WASHINGTON (11/7/14)--A company accused of using deceptive sales claims and phony legal threats in letters accusing small businesses of patent infringement has agreed to settle Federal Trade Commission (FTC) charges. According to the FTC, the settlement bars MPHJ Technology Investments LLC and its law firm from making deceptive representations when asserting patent rights.
The settlement marks the first time the FTC has taken action allowed under its consumer protection authority against a patent assertion entity, often called "patent trolls." Companies that obtain patent rights and try to generate revenue by licensing to or litigating against those who are or may be using patented technology are considered to be patent trolls.
"Patents can promote innovation, but a patent is not a license to engage in deception," said Jessica Rich, director of the FTC's Bureau of Consumer Protection. "Small businesses and other consumers have the right to expect truthful communications from those who market patent rights."
According to the FTC's administrative complaint, MPHJ bought patents relating to network computer scanning technology, then told thousands of small businesses that they were likely infringing the patents and should purchase a license.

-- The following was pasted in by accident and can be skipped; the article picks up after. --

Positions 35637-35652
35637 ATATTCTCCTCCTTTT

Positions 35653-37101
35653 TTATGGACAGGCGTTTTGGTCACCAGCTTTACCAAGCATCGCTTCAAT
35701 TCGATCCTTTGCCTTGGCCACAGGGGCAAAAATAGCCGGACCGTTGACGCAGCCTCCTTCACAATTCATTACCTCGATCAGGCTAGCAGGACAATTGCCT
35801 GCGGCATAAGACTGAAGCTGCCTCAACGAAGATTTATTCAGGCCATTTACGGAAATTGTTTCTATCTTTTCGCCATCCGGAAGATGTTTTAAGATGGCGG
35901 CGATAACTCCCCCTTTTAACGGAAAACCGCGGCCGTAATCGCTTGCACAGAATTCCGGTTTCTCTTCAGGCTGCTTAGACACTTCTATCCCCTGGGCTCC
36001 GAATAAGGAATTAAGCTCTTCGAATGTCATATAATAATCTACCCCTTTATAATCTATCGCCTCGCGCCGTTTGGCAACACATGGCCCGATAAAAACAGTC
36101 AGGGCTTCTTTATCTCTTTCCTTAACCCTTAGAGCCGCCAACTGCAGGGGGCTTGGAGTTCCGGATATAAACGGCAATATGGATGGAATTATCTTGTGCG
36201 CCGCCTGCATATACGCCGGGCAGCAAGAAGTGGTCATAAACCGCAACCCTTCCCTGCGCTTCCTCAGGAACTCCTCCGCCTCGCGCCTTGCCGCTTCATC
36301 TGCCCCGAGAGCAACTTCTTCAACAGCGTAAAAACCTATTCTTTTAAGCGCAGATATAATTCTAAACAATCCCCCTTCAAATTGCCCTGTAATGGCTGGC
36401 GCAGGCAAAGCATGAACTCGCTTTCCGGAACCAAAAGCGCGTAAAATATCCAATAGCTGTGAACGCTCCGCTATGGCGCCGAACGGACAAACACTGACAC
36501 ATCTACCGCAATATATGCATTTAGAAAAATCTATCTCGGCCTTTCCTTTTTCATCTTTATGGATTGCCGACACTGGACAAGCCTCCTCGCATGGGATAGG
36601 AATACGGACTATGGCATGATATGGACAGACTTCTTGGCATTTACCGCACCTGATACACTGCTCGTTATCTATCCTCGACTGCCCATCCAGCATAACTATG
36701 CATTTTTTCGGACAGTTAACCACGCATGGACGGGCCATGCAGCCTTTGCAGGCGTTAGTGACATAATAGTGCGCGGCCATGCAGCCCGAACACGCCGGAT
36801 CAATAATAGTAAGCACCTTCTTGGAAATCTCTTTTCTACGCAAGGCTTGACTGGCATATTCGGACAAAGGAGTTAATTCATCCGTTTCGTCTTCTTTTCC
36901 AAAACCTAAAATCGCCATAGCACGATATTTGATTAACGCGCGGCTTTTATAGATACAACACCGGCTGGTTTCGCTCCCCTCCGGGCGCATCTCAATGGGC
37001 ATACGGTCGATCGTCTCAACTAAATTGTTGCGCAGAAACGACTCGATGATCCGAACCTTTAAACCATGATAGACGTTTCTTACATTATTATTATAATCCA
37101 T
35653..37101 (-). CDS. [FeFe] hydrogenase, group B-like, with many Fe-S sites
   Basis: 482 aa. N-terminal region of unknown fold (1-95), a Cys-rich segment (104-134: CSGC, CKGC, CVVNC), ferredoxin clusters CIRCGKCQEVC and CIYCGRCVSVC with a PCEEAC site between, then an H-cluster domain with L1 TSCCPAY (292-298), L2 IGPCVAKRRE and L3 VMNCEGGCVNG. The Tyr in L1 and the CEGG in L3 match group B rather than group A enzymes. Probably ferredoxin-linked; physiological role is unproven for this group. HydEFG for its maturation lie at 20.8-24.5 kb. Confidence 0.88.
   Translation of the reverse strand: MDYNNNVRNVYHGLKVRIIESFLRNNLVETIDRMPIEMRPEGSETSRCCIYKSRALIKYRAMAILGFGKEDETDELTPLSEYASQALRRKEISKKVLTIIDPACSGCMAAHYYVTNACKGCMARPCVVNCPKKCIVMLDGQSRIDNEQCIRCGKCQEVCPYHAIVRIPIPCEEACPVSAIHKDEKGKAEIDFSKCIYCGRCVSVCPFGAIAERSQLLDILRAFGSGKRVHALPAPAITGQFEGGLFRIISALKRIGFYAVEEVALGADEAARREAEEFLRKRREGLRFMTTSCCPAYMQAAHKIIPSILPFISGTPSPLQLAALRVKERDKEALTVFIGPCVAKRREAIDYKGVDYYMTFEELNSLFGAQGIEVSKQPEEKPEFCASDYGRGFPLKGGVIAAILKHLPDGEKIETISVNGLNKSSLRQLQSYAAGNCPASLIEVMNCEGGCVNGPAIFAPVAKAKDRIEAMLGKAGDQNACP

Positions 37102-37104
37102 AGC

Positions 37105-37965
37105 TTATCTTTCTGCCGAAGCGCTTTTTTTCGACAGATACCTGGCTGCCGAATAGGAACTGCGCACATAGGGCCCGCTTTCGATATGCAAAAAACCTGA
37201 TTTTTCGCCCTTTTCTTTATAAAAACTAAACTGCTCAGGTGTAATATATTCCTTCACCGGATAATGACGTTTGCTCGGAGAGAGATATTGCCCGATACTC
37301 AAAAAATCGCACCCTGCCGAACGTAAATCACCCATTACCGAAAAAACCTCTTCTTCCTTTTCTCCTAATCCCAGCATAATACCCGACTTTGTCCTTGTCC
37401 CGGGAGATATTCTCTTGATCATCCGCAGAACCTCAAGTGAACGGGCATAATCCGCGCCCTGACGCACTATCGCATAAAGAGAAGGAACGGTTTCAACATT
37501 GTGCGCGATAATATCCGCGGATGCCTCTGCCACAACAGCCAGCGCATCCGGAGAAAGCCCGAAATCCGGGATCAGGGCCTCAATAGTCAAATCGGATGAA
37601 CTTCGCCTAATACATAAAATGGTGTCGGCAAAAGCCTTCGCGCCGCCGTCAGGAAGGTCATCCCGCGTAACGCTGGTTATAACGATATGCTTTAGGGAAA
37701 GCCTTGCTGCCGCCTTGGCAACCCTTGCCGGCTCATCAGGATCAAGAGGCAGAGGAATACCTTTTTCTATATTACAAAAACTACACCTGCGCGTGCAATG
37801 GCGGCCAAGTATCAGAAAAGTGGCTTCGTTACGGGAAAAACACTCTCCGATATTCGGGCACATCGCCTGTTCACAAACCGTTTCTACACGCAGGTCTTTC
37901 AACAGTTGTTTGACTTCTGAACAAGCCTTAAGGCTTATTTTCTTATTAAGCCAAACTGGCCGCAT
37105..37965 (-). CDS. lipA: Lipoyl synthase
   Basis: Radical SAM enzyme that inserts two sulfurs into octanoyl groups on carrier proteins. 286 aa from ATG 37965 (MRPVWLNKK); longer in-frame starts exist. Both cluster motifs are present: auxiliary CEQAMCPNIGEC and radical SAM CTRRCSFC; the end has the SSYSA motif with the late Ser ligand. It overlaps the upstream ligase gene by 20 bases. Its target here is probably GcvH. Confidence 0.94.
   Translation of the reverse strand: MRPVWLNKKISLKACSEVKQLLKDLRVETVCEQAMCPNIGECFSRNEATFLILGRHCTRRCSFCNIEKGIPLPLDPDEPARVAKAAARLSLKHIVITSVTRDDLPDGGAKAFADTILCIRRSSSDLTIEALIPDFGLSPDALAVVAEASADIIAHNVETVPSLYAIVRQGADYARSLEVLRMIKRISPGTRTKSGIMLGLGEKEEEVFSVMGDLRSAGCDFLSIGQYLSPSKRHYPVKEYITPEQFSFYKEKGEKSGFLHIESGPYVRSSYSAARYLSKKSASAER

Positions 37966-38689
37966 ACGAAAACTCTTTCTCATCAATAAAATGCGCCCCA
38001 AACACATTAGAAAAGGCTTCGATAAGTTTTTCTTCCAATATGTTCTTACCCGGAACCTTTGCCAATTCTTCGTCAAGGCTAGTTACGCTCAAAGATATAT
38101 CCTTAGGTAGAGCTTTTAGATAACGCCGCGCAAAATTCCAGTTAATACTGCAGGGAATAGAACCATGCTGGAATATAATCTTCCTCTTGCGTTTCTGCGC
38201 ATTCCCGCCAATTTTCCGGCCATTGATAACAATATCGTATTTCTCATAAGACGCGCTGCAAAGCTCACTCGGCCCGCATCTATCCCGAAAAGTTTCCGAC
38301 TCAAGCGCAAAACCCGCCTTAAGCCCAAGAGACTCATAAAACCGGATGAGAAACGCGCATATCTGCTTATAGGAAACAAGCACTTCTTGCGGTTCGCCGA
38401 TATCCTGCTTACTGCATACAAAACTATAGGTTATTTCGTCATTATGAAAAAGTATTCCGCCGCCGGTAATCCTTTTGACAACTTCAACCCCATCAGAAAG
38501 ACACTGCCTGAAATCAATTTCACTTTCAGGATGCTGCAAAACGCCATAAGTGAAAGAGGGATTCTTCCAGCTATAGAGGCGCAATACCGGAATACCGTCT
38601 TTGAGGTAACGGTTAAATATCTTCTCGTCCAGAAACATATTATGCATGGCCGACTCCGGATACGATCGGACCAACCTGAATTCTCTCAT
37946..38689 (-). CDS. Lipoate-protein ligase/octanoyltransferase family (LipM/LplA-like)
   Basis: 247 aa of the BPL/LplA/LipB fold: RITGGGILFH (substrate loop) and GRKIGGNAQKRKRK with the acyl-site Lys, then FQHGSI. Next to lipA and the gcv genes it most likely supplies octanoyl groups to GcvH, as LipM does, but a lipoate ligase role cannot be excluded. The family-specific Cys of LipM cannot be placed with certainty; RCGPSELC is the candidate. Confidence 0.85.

More than 9,000 letters were sent under the names of numerous MPHJ subsidiaries, the complaint alleges, and MPHJ falsely represented that many other companies had already agreed to pay thousands of dollars for licenses.
The FTC also alleges that MPHJ's law firm, Farney Daniels P.C. authorized letters on the firm's letterhead that were sent to more than 4,800 small businesses. These letters warned that the firm would file a patent infringement lawsuit against the recipient if it did not respond to the letter, referenced a two-week deadline and attached a purported complaint for patent infringement.
In reality, the senders had no intention, and did not make preparations, to initiate lawsuits against the small businesses that did not respond to their letters, according to the complaint.
The Credit Union National Association has been heavily involved in supporting meaningful patent reform. CUNA has testified and written to lawmakers urging patent reform throughout this year, as well as participating in a White House gathering in April on patent law reform.
CUNA signed a joint letter in May urging the chair and ranking member of the House subcommittee on commerce, manufacturing and trade to "find a bipartisan solution on patent assertion entity demand letters" and to "send a signal to small businesses everywhere that Congress is ready to enact reforms that shield business owners from frivolous litigation letters."
A description of the FTC consent agreement package will be published in the Federal Register shortly. The proposed consent order will be subject to public comment through Dec. 8, after which the commission will decide whether to make the proposed consent order final.